Texas A&M to help lead production of potential coronavirus vaccine

Texas A&M University has been selected to help lead the effort producing mass quantities of a potential coronavirus vaccine.

If it proves successful, a vaccine being developed by a little-known company called Novavax could be manufactured at the university to help get as many doses to the public as possible. But, Novavax has never before produced a vaccine for public use.

The Trump administration awarded the University Systems Center for Innovation in Advanced Development and Manufacturing a $265 million contract to ramp up to mass manufacture a potential vaccine.

“Part of that will go for expansion and capabilities of that particular system, but most will go towards the producing of the vaccine itself,” said John Sharp, Chancellor, Texas A&M University Systems.

Novavax produced one of several vaccine candidates the federal government's identified as promising and sent to clinical trials.

“There are several, at least six or so, going into clinical trials at different times,” said Dr. Anthony Fauci, Director, National Institute of Allergy And Infectious Diseases.

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Fauci, during an interview on GoodDay, says the rush to a vaccine is not a compromise in safety because of technological and scientific advances.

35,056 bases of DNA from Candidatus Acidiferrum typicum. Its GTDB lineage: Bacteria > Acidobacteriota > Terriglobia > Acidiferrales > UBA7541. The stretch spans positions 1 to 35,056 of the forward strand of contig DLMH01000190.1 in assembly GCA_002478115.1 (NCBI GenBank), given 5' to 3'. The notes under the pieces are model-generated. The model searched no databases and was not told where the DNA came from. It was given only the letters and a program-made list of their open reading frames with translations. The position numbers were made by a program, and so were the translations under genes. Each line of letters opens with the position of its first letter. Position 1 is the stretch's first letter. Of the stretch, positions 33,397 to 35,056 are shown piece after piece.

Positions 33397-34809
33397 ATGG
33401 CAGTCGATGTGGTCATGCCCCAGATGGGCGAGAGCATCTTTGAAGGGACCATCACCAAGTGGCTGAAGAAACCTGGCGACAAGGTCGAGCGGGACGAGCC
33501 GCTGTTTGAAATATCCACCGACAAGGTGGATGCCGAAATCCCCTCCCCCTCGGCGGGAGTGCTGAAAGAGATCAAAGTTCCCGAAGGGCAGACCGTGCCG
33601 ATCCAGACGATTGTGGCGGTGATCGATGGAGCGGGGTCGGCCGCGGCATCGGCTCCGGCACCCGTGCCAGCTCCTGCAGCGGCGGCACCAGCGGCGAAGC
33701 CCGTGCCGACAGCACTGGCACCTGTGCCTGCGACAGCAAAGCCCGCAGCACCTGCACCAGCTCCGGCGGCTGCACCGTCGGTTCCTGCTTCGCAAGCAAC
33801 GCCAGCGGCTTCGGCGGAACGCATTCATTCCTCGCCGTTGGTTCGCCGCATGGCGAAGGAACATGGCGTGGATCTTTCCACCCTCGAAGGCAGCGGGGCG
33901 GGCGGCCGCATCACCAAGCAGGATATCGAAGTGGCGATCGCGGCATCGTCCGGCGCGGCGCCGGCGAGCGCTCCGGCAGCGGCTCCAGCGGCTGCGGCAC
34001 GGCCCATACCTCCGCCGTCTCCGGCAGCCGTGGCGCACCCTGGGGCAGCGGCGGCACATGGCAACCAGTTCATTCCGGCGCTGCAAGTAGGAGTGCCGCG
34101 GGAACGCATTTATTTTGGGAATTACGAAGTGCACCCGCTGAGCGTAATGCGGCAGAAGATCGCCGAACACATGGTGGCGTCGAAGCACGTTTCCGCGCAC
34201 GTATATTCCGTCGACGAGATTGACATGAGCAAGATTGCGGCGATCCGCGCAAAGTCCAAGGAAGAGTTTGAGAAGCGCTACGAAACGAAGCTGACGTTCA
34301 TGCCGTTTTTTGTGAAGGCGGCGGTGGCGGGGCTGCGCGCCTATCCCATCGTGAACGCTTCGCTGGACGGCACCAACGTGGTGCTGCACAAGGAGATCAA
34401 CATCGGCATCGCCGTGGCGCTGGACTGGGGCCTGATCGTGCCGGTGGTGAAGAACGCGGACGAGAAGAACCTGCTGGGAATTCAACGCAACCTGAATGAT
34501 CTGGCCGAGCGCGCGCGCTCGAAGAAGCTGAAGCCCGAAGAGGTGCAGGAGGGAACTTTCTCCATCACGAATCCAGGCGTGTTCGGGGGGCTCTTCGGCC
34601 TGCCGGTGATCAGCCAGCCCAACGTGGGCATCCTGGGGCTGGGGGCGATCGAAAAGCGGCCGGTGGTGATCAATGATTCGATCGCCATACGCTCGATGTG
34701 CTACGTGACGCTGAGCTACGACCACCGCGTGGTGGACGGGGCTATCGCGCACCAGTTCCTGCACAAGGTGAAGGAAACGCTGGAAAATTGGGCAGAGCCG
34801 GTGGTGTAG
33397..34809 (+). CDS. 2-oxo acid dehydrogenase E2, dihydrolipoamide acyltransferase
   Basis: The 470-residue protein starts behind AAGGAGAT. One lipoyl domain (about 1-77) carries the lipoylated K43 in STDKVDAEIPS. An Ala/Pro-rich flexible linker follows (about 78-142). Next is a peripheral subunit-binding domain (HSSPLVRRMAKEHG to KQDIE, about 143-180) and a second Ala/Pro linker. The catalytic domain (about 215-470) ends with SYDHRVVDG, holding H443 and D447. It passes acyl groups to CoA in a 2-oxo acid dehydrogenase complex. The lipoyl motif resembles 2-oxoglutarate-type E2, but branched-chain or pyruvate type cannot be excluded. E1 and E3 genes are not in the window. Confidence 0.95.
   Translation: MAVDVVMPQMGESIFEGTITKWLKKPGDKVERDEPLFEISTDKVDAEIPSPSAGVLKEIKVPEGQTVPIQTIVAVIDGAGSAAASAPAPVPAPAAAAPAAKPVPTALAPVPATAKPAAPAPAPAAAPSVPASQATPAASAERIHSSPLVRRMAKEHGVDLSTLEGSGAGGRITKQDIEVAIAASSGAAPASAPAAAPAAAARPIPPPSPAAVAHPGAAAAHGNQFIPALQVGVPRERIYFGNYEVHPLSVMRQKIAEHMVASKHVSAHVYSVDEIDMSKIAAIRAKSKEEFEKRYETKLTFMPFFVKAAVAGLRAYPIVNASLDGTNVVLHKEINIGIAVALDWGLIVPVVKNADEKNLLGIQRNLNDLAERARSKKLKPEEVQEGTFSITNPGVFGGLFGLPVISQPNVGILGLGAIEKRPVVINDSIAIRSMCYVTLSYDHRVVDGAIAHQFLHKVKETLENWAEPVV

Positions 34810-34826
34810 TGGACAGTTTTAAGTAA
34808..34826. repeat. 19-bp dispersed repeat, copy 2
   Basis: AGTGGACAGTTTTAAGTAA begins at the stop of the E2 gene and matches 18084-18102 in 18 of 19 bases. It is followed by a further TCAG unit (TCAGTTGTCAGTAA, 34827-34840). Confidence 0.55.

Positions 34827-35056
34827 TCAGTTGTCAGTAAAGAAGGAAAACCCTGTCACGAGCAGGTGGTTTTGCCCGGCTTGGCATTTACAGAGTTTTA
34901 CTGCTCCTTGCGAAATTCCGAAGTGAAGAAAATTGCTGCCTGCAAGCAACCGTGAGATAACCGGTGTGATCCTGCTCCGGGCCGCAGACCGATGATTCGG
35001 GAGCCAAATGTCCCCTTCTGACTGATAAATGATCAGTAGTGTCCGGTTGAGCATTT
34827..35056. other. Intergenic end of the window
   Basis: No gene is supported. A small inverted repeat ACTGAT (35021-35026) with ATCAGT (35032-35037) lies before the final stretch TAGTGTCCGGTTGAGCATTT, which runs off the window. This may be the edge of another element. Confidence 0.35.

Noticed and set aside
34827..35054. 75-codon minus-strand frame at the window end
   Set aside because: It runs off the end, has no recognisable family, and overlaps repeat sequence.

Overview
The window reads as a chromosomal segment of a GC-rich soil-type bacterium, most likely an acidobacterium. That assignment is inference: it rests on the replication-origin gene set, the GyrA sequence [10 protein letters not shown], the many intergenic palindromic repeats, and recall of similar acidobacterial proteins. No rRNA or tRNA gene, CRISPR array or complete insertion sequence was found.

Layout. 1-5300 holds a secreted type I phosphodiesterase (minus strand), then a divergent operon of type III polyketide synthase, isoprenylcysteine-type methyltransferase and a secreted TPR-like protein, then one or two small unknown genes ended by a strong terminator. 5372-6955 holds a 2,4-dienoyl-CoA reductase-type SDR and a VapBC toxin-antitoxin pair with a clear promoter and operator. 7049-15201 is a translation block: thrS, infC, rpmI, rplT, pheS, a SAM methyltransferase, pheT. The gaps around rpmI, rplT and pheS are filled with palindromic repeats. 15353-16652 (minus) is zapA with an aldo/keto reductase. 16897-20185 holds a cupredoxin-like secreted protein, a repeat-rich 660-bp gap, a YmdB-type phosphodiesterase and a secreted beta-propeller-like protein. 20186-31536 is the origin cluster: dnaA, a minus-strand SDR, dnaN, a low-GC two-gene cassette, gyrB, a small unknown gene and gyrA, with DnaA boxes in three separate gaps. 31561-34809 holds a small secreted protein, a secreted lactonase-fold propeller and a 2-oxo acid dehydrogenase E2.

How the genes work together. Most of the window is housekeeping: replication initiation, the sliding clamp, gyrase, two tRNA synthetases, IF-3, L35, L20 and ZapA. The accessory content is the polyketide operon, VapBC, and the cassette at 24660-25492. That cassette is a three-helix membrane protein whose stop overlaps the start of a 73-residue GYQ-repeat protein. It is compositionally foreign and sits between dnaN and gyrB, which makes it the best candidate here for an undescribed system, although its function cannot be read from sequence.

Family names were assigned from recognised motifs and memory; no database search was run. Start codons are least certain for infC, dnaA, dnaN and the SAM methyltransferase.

“There’s going to be multiple opportunities and what we're hoping for is that there will be more than one successful and safe vaccine so that we can get a lot of doses available for those who need it. Particularly people who are the most vulnerable, who would suffer greatly when they get [the virus],” Fauci said.

If the clinical trials succeed, Novavex plans to deliver 100 million doses for use in the united states by the first quarter of next year, with millions of those doses manufactured at A&M's lab.

“If this vaccine makes it through the clinical trials we'll produce it. If not, then another vaccine will certainly be coming along. But one way or another, we'll produce enough vaccines for the country to finally put an end to this pandemic,” Sharp said.

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